Almost 100% of the time, when people talk about sealed, gel-cell or maintenance-free batteries from any manufacturer on a powersports vehicle, they are actually talking about AGM technology. Absorbed glass mat refers to the battery’s design in which all of the electrolyte (acid) is absorbed into fiberglass-pads that are pressed between the positive and negative plates. There is no loose acid in a properly-activated AGM battery. Conventional batteries must have extra acid above all of the negative and positive plates. Dry plate surfaces become damaged and that is one reason why conventional batteries must be topped off with distilled water as needed. AGM batteries are not vented to atmosphere so they do not dry out with normal use. One thing that should be noted is that while the basic technology is the same regardless of manufacturer, there are varying levels of quality between brands. The familiar names in lead-acid batteries do have a longer track record of quality than many of the newcomers do.
AGM batteries have several advantages over conventional batteries, such as having a much higher cranking capacity for the same weight. They do not need to have distilled water added, ever. They can be installed at an angle—but only if they have been perfectly activated. They generally have a higher amp-hour rating for the same weight than a conventional battery will. Lastly, they do not have a vent hose to deal with because vapors are contained and re-combined into the electrolyte as part of the design.
The disadvantages of an AGM battery are that they are very sensitive to how well they are initially activated, they cost more, and the misnomer ‘maintenance-free’ often misleads people to think they do not need to be concerned with charging them. An AGM battery needs to be kept properly charged every bit as much as a flooded battery does, and they require more complex equipment to both activate and charge them.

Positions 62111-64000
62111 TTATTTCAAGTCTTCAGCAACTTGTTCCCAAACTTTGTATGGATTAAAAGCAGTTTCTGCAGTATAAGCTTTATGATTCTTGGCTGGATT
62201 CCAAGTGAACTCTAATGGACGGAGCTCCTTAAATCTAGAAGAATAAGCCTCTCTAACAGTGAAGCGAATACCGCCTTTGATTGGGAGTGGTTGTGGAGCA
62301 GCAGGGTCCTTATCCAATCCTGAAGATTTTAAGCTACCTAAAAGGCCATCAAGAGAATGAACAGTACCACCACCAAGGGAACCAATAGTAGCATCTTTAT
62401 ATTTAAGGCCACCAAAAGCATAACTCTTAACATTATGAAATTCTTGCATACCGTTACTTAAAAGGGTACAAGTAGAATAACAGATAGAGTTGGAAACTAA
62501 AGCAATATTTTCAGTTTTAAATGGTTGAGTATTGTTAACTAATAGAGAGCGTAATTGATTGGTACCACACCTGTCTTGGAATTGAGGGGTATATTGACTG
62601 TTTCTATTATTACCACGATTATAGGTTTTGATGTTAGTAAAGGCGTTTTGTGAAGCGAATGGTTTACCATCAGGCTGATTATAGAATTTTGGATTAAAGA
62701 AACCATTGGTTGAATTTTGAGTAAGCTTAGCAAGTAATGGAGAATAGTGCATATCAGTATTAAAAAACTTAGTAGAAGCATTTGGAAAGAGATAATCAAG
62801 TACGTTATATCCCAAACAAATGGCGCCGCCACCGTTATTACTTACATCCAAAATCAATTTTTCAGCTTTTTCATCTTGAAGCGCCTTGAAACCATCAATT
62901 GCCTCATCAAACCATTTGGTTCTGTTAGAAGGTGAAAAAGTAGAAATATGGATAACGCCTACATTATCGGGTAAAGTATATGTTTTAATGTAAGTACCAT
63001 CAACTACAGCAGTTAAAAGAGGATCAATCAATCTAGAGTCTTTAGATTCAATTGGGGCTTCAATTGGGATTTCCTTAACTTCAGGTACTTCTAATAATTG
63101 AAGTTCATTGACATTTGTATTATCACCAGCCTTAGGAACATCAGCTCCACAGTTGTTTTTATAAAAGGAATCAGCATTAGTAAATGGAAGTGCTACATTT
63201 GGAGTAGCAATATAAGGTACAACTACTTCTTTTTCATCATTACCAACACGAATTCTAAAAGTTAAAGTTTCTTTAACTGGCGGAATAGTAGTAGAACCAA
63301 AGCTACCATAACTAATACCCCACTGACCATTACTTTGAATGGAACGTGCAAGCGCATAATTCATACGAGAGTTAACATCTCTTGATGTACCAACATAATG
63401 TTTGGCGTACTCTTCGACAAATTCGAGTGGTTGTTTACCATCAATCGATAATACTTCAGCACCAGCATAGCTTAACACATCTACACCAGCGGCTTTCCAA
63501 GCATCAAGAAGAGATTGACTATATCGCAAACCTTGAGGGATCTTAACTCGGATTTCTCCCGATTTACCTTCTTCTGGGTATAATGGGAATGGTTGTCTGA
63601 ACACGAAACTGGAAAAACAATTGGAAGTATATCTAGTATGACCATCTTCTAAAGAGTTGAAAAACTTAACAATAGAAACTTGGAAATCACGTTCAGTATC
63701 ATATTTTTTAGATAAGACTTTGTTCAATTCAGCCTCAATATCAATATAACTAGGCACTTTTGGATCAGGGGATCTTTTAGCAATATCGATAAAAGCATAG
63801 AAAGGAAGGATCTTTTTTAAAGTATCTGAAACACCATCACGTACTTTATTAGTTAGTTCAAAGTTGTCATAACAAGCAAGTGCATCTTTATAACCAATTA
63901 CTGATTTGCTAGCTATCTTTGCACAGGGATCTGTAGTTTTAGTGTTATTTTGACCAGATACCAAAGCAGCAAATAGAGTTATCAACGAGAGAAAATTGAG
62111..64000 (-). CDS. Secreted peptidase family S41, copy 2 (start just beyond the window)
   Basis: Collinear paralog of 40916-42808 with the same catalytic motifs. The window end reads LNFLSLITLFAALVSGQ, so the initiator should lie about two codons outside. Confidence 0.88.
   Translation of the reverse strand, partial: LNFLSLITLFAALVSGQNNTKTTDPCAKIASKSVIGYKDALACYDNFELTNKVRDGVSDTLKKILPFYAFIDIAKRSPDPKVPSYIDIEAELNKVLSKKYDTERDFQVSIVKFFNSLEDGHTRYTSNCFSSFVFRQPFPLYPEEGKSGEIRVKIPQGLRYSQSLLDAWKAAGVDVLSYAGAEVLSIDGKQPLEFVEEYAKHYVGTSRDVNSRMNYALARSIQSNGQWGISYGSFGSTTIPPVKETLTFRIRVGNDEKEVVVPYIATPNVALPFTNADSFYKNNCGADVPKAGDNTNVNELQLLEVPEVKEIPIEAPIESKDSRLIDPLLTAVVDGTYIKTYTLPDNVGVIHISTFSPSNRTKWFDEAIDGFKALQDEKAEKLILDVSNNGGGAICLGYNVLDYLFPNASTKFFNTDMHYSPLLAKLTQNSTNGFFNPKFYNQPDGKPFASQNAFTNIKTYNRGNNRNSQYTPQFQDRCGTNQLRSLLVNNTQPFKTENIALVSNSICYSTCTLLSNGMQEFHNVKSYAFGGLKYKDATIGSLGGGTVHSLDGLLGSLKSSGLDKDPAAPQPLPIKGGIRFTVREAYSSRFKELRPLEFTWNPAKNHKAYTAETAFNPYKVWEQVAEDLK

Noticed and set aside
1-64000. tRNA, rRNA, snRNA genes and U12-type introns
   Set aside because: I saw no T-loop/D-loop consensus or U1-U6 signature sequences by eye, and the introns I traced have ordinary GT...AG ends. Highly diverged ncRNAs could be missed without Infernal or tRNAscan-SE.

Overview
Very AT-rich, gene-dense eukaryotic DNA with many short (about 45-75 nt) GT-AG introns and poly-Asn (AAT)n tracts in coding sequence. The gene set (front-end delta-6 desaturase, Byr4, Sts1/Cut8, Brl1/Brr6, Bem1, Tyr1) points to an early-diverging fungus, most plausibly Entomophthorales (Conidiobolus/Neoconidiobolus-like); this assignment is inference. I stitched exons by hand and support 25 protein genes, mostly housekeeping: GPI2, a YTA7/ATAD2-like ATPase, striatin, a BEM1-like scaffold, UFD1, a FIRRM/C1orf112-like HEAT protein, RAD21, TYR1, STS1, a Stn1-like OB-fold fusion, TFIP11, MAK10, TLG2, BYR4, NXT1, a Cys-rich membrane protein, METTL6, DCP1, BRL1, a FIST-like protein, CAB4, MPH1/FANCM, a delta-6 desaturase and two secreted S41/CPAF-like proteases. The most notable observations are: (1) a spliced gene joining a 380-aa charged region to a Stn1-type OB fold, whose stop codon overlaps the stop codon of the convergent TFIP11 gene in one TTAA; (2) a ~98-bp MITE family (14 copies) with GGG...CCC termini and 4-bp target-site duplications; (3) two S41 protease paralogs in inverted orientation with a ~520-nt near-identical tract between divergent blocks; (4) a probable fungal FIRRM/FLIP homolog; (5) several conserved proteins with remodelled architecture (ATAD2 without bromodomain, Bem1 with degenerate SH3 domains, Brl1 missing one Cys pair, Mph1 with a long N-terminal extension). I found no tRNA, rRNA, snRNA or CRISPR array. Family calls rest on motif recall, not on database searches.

Initial activation of new batteries
Here’s a tip for the next time you buy an ATV. Tell the dealer that before you take ownership you want the new battery to be trickle charged for at least 8 to 10 hours at between 1 and 3 amps (depending on battery size) on a charger designed specifically for powersports vehicle batteries—not a car battery charger. If the dealer makes comments such as “The quad can charge the battery. Just take it out for a drive when you get it home,” or “The battery is charged when you pour new acid into it,” or “We use a rapid-charger, it’ll only take an hour and the battery will be ready,” tell the dealer you are not satisfied with his answer and insist on a proper trickle charge on a ‘smart’ charger before the battery is ever put into service.
Tests indicate that a battery can lose substantial capacity, permanently, if it is not properly activated. You will miss that capacity if you ever have to start your ATV on a cold day to plow snow or when you are winching your way across a long swamp. Time must be allowed for the electrolyte to soak into the fiberglass matting thoroughly before a charging voltage is applied. In addition, both proper voltage and current must be administered for the battery to be properly activated. That is why a smart or programmable charger designed for AGM batteries must be utilized for the initial charge. Recommended models include the Christie chargers that have been mandated to Honda’s dealers and Tecmate units used by some Yamaha dealerships. These chargers have all been developed specifically for AGM battery technologies. They will charge the battery at the right current and voltage if they are utilized correctly by the technician who is doing the set-up. Low-current battery tenders, typically in the 900 mA range, are not adequate for the initial activation of the battery. They are fine for maintaining the battery once it is in service.
The best dealerships constantly anticipate which batteries are going to be installed in their ATVs and keep a supply of batteries charging at all times. AGM batteries that are put on a smart trickle charger can be charged for months, as needed, with no damage to them. An advantage of the Christie and Tecmate chargers is that they have a desulfating feature that really works. A battery that has discharged and sulfated can usually be brought back to at least 90% of its original capacity after it has been put on a desulfating charge cycle.